How Smoking Can Alter Taste (And The Many Other Ill Effects of Smoking)
It’s World No Tobacco Day on 30th of May—a perfect opportunity to raise awareness on the many evils caused by smoking. Here’s just one of the many effects of cigarette smoking: impaired taste.
In a small study of around 500 participants (smokers and non-smokers), researchers examined participants’ ability to recognise four tastes: sweet, sour, salty, and bitter. Whilst results show that smoking doesn’t affect participants’ ability to identify the first three tastes, researchers did find an association between ability to identify the bitter taste of caffeine and a person’s smoking status.
The study showed those who are current smokers as well as those who have already quit couldn’t identify the bitter taste of caffeine. Researchers wrote that the difference in perception of bitter taste of caffeine by current and former smokers is likely to be caused by a toxic process. “As taste impairment persists in former smokers, the bioaccumulation of some tobacco/combustion products might be responsible for the disequilibrium in taste buds regeneration.”
Translation: Smoking seems to destroy tastebuds for the long term!
Other Parts of The Body Are Affected By Smoking
The tongue is just one of the many body parts affected by cigarette smoking. From the head down to the feet, this habit wrecks havoc to body parts, causing life-threatening illnesses.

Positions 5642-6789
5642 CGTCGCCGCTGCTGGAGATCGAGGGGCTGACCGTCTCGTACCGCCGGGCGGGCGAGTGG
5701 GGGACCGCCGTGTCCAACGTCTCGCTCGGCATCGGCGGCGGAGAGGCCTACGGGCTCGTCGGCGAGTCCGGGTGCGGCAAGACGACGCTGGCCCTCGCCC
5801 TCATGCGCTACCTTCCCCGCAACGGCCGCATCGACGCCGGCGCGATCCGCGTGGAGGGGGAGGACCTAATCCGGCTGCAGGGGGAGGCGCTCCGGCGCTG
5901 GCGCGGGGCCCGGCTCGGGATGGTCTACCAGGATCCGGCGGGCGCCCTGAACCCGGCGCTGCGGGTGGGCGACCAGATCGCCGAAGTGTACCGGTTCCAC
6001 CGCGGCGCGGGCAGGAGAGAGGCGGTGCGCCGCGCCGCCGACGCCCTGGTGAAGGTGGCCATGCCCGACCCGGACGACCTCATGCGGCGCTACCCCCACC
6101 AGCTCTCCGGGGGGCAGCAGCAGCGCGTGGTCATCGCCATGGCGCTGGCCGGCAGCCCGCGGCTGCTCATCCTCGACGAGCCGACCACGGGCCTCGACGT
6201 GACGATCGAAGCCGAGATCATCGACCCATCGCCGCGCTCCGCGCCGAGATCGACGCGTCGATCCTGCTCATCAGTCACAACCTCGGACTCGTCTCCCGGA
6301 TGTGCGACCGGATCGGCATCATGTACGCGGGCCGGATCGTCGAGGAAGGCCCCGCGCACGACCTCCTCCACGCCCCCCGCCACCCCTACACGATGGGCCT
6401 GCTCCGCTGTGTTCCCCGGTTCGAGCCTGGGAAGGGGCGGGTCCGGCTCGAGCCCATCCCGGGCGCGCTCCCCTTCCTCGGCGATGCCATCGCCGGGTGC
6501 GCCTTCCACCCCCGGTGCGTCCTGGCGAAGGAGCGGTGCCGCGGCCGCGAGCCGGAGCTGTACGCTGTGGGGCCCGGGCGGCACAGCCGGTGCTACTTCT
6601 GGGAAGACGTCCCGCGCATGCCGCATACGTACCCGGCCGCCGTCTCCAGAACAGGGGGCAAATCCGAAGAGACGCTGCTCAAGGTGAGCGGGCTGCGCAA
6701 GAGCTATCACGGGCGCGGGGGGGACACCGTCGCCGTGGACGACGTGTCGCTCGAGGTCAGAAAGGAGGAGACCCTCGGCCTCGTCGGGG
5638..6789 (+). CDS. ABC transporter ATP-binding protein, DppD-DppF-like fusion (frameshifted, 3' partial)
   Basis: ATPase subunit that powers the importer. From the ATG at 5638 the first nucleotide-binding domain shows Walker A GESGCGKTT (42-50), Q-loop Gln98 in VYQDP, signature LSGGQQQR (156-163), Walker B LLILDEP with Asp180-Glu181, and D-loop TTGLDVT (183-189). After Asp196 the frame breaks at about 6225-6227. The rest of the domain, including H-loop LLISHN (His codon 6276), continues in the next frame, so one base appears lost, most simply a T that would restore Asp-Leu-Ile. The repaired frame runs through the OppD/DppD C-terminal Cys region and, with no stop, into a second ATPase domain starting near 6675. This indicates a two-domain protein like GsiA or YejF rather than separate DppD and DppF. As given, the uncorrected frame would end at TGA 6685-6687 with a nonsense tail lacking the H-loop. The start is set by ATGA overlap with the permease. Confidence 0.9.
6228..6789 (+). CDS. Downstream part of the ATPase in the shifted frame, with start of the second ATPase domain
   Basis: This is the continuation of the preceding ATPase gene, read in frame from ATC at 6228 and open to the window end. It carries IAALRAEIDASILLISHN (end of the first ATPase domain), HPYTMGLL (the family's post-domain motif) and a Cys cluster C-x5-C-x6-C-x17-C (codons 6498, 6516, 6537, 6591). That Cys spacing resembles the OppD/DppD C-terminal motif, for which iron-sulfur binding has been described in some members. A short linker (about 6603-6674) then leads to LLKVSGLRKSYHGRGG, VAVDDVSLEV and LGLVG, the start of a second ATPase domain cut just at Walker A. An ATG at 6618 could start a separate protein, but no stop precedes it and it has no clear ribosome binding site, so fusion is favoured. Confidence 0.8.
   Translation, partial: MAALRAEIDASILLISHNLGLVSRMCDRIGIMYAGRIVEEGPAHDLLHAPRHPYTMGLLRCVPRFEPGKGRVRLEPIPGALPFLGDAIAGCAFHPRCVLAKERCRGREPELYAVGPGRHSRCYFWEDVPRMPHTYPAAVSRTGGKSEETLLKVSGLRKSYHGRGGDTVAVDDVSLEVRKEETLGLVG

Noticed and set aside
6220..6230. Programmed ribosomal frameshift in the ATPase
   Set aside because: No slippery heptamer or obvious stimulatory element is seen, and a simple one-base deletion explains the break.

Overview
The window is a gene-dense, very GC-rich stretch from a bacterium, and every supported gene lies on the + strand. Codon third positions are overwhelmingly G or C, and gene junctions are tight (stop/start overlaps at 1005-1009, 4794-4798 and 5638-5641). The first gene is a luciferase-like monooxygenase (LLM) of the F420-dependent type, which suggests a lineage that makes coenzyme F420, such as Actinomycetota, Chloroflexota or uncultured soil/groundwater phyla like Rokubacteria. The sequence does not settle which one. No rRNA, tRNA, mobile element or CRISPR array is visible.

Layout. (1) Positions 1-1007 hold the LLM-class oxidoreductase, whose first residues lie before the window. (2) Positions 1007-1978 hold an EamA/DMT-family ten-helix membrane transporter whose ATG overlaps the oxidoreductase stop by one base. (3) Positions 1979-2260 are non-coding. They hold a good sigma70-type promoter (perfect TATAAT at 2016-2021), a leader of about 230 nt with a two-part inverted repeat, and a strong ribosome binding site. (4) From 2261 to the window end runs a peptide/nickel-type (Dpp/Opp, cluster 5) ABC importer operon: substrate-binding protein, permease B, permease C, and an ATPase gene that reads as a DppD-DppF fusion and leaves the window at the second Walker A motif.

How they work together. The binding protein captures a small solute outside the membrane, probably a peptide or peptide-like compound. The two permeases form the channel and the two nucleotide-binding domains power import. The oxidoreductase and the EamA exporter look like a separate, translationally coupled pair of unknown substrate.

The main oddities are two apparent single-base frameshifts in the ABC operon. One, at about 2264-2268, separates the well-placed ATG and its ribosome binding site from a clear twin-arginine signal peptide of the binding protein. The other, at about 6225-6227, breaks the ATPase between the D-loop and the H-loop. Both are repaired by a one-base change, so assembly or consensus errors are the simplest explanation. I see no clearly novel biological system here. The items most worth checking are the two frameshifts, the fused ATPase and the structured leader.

Below is a list how smoking affects body parts:
Brain—stroke happens when arteries in the brain become blocked. Smoking causes narrowing of arteries.
Eyes—smoking causes damage to the back of one’s eyes, which can cause blindness
Mouth—smoking not only causes bad breath, stained teeth, and impaired taste but it is also the major risk factor in developing mouth cancer and cancer of throat.
Heart—smoking narrows the arteries to your heart. This can cause heart attack.
Check out this graphic and interactive website where you can click on the body parts to see how smoking affects the body.
Benefits of Quitting: A Timeline
Deciding to stop smoking not only increases your life expectancy but doing so can also improve the quality of your life—and the benefits start to happen in less than 12 hours after quitting.
Did you know that twelve hours after your last puff almost all the nicotine is out of your system?
And that after a day of not smoking, the level of carbon monoxide in your blood has dropped dramatically. You now have more oxygen in your bloodstream?
After 5 days, most of the nicotine by-products are gone. And after a year of kicking the habit, you cut your risk of developing coronary heart disease by half.